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Andrew Lynch: FF bottled it, but they can still save the party - by ticking the right box

FIANNA Fail have bottled it.

If just a few more TDs had told Brian Cowen over the weekend that he had to quit, they would now be into a leadership contest that might offer the party some chance of a fresh start.

Instead, everything will be decided at tomorrow's parliamentary party meeting showdown -- and with Micheal Martin hitting the ground stumbling, the odds are that this Taoiseach is going nowhere just yet.

Cowen may be spectacularly useless at communicating with the public, but his marathon consultation process suggests that he still knows how to talk to his own colleagues.


The Taoiseach seems utterly confident that out of the 71 votes eligible to be cast tomorrow, he has at least 45 in the bag.

That leaves him with a decent margin of error -- and since the result will be kept secret, even a victory of one would be enough.

By throwing down the gauntlet in such an aggressive manner, Cowen has seized the initiative that will be all-important in such a short campaign.

He has also been helped by his leadership rivals' abject failure to show the same kind of hunger for his job.

Although tomorrow's vote is officially a motion of confidence, in reality it's all about Brian versus Micheal -- which is why Martin has chosen the worst moment possible to start acting like a wimp.

With a general election just a few weeks away, Martin may have assumed that it really doesn't matter very much whether or not he leaves the Cabinet. What he's failed to realise is that by offering his resignation and then not following it through, he has confirmed every FF TD's worst fears about him.

As one of them crudely put it to this journalist: "He looks the part, but I'm not sure he has the b****." And that may be the biggest reason of all why the Taoiseach survives tomorrow.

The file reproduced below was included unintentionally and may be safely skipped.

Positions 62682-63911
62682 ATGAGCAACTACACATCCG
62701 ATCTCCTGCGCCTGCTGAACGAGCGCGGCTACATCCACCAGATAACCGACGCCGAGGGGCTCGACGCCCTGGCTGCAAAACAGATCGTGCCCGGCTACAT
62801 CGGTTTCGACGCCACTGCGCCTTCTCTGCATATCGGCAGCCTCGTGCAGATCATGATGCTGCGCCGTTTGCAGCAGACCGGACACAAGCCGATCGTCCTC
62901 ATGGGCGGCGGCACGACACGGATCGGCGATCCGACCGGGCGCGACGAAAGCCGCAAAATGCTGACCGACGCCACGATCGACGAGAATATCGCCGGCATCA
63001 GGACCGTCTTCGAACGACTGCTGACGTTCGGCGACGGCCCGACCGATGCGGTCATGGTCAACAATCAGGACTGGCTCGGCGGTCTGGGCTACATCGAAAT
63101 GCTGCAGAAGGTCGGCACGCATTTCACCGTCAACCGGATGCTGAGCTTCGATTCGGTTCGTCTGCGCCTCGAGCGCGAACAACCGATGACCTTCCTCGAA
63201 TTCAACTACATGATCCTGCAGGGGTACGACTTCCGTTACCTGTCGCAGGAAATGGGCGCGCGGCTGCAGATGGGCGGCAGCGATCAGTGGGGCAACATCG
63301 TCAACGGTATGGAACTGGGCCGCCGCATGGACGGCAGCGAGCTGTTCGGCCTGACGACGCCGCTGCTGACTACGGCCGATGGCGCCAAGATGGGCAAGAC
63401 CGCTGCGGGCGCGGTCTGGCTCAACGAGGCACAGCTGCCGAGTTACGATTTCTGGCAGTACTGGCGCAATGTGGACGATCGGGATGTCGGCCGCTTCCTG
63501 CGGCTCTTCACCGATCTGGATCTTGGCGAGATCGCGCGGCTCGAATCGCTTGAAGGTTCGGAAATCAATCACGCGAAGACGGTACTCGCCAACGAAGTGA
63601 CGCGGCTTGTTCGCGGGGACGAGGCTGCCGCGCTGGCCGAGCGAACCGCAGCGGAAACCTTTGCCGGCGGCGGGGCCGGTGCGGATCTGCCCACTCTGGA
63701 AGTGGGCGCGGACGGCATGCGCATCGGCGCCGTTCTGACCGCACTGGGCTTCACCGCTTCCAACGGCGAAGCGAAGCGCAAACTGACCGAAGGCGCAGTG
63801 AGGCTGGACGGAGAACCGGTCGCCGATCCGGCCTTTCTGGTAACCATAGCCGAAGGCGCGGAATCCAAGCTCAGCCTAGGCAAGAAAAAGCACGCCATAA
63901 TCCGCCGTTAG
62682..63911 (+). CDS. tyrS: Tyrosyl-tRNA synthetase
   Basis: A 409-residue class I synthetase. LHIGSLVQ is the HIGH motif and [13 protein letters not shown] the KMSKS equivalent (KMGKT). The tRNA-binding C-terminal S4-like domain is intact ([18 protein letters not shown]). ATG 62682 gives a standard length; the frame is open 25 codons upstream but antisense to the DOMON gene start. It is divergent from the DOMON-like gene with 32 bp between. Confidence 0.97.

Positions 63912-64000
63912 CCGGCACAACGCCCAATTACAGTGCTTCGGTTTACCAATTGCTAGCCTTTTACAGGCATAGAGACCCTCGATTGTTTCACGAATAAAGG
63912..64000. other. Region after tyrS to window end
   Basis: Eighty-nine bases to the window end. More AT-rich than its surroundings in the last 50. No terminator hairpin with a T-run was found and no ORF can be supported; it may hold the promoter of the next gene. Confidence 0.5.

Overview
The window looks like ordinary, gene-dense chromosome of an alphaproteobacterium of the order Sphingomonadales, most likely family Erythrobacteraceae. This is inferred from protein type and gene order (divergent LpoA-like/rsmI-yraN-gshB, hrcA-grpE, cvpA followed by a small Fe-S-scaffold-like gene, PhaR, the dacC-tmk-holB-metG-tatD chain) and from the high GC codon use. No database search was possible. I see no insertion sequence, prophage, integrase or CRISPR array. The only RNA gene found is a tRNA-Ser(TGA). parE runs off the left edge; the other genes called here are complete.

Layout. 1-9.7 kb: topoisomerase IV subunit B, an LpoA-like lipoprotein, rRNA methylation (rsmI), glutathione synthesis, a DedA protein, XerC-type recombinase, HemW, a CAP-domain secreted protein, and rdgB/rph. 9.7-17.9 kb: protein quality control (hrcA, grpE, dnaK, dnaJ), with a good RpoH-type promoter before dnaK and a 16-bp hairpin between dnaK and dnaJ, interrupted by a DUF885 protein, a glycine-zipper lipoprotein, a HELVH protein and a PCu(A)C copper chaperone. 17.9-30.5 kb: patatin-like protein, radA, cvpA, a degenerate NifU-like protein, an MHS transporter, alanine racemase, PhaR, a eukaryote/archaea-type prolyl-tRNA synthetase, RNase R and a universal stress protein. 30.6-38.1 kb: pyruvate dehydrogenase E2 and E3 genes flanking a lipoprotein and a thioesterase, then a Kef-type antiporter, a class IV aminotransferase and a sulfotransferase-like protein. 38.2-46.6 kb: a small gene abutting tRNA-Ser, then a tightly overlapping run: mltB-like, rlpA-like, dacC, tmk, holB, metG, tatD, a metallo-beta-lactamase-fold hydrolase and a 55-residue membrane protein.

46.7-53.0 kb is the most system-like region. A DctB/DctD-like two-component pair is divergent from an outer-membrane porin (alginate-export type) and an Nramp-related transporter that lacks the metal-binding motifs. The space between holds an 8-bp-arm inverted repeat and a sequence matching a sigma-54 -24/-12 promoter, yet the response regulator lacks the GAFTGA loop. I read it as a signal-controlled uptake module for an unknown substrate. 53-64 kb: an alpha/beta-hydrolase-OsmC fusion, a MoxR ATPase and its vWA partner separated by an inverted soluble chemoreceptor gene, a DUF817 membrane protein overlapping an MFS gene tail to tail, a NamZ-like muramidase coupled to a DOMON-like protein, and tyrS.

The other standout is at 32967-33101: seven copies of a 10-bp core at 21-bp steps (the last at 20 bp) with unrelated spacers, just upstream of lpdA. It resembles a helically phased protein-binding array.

Ironically, the ongoing Anglo Irish revelations may end up helping Cowen as well.

He has told TDs that if they push him out, he will go down in history as the Taoiseach who was forced to resign over a game of golf with Seanie FitzPatrick.

In other words, he would be the fourth FF leader in a row to be brought down by scandal -- and for a party that's sick and tired of being called corrupt, that's a strong argument for keeping the status quo.

Of course, this election could have a few twists and turns left in it yet.

The voting is by secret ballot, which gives some TDs the chance to express in private what they lack the guts to say in public. Martin is gambling everything on a 24-hour PR blitz, hoping that he can persuade around 10 of Cowen's supporters to stab their man in the back.

The irony is that Cowen is actually much friendlier with Martin than he is with either Brian Lenihan or Mary Hanafin, the two other pretenders to his throne.

If the Taoiseach had resigned last Thursday, which at one point looked certain, he would probably have backed the Cork Choirboy as his successor.

When the two men say they are fighting each other more in sorrow than in anger, they are actually telling the truth.

The argument for keeping Cowen is that the general election is a lost cause anyway, which means he might as well take the beating and hand over to a new leader untainted by failure.


The argument for dumping him is that a fresh face could win those few extra seats that would make FF a credible opposition in the next Dail.

It's a tough decision, but it can't be dodged any longer -- because right now, the party looks like a shambolic outfit more obsessed with its own future than the country's problems.

Cowen is still standing, but tomorrow everything will be in the balance.

When FF TDs receive their ballot papers, they will have one last chance to do what they should have done at least six months ago.

They need to have a good long think before deciding which box to tick -- because if they bottle it once again, there may not be much of a party left for anyone to lead by the summer.